Daniel Francis

Reading the National Narrative

History Wars

February 7, 2016

For several years the North Vancouver Museum has been involved in planning a relocation from its present decrepit digs to a repurposed heritage building in the historic Shipbuilders' Square on the city's waterfront. New interactive exhibits have been designed and a successful fund-raising campaign has been going on. Until two weeks ago, that is, when City Council pulled the rug out and decided in a vote of 4-3 to kill the project.

Councillors gave different reasons for nixing the new museum but the actual reason seems to be that they want the revitalized Shipyards to feature revenue-generating activities -- like the ghastly ferris wheel the mayor favoured until it was abandoned as too costly -- rather than a public amenity such as a museum.

There has been a lot of criticism of council's decision (for example) all of which, as a member of the Friends of the Museum and a former member of the commission which administers the facility, I agree with. Some councillors apparently think a local museum is not important enough to rate a prominent location in an historic district, a view which is incredibly short-sighted and unimaginative.

What especially puzzles me is that the main opponent of the relocation, Councillor Craig Keating, is himself an historian -- he is an instructor in the history department at Langara College -- as well as the president of the provincial NDP. I would have thought that a social progressive, and an historian to boot, would support local history. But it turns out that it is Keating and his left-leaning colleagues on council who sabotaged the new museum, while the more centrist and right-wing councillors fought for the new building.

It is possible that public pressure will cause City Council to revisit their decision. I hope so.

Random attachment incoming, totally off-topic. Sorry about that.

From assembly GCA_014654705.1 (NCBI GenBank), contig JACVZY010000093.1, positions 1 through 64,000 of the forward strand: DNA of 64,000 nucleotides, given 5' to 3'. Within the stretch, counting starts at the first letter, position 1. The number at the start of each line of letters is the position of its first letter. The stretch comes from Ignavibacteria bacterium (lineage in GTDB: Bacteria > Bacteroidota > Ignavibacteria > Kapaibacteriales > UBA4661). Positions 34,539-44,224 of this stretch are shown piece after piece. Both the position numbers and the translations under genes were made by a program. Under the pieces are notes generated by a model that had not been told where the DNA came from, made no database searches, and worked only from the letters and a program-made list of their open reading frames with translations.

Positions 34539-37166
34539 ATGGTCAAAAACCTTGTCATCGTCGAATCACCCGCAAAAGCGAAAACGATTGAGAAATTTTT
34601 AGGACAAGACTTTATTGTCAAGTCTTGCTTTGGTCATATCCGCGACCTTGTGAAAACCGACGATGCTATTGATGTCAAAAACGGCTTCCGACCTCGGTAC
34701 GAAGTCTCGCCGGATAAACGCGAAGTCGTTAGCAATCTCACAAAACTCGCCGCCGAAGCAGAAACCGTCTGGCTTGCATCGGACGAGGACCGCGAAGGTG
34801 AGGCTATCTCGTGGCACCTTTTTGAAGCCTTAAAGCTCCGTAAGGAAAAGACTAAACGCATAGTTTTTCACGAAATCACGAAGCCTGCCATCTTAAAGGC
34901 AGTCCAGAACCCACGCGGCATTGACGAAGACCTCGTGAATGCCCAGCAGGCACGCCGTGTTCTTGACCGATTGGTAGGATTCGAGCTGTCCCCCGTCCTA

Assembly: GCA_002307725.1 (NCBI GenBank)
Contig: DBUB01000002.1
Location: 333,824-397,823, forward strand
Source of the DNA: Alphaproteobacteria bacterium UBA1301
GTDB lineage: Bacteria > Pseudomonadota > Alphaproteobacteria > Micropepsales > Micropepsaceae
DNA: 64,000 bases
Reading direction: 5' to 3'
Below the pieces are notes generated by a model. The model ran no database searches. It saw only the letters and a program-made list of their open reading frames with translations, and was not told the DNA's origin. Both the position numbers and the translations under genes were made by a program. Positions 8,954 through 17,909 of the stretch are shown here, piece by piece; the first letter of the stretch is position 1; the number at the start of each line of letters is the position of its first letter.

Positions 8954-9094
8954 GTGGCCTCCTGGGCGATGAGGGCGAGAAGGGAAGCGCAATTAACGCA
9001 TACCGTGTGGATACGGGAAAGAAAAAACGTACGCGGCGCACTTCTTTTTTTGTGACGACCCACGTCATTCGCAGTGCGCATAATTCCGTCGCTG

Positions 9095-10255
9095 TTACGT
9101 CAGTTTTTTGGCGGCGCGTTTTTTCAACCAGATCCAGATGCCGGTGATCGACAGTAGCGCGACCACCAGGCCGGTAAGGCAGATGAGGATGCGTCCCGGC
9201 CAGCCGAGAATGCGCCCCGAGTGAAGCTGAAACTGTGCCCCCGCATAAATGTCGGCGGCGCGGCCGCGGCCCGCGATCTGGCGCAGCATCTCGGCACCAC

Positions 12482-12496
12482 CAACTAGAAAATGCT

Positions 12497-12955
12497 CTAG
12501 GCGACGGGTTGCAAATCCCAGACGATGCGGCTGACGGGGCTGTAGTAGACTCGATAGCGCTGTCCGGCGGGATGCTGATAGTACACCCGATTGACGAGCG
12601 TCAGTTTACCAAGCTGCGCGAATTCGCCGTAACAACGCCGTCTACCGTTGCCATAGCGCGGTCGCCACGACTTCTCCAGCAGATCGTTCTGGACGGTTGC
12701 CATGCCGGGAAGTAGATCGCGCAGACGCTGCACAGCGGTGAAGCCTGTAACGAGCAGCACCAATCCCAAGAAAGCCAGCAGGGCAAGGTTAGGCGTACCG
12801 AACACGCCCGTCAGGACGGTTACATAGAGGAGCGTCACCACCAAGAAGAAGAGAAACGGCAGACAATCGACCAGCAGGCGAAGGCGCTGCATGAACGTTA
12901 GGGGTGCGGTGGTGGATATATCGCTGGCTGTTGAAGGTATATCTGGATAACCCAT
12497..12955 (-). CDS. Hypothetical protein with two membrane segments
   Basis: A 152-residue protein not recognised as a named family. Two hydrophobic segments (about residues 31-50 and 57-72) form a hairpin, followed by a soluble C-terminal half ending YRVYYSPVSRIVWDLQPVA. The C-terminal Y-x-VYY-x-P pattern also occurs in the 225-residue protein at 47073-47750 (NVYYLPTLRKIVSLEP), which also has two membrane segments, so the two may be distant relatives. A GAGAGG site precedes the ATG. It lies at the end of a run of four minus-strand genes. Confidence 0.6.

February 2, 2016

By a strange coincidence, two members of the acid rock band Jefferson Airplane died on the same day last week. Signe Toly Anderson was the group's co-lead singer for a brief period before being replaced by the more notorious Gracie Slick. And Paul Kantner was one of its founders.

To me it has always seemed that the Sixties came to Vancouver on the wings of the Airplane. In January 1966 I was attending my first year at UBC, innocent of LSD, bell bottoms or even the meaning of the word...

January 30, 2016

Last week marked the hundredth anniversary of women beginning to get the vote in Canada. At least at the provincial and federal level. I think they had the vote at different times and different places at the municipal and school board level but it is pretty complicated. For that matter, the whole issue is pretty complicated, as Chris Moore makes clear in his thorough blog posts on the...

January 18, 2016


When I first began studying Canadian history back in the 1970s, Donald Creighton, the old curmudgeon of Canadian historiography, was past his prime. He was already being criticized for being anti-Quebec, deaf to Aboriginal issues, blind to the social history that had moved to centre stage.

All of which was true. Yet when I first...

January 6, 2016

One of the best reasons I know of to get out of bed every morning is the expectation that Sadie Stein might have posted one of her delightful reports at The Paris Review blog.

Yesterday Ms Stein revealed herself to be the only other person besides myself (OK, I'm exaggerating) to use the term quasquicentennial in a sentence. Next time you are at a dinner party, tell everyone to turn their cellphones off and ask if anyone knows...

January 6, 2016

The generosity of family allows me to spend time regularly on Savary Island, a small piece of paradise adrift in the Salish Sea. 

For Christmas this year I acquired a camera, the first I have owned since I toured Europe in 1966 with a little Kodak Instamatic. I have recently been conducting forays on foot into the history of Vancouver and I've felt the urge to record what I see.

Here are some results of the convergence of these two enthusiasms -- Savary Island and photography...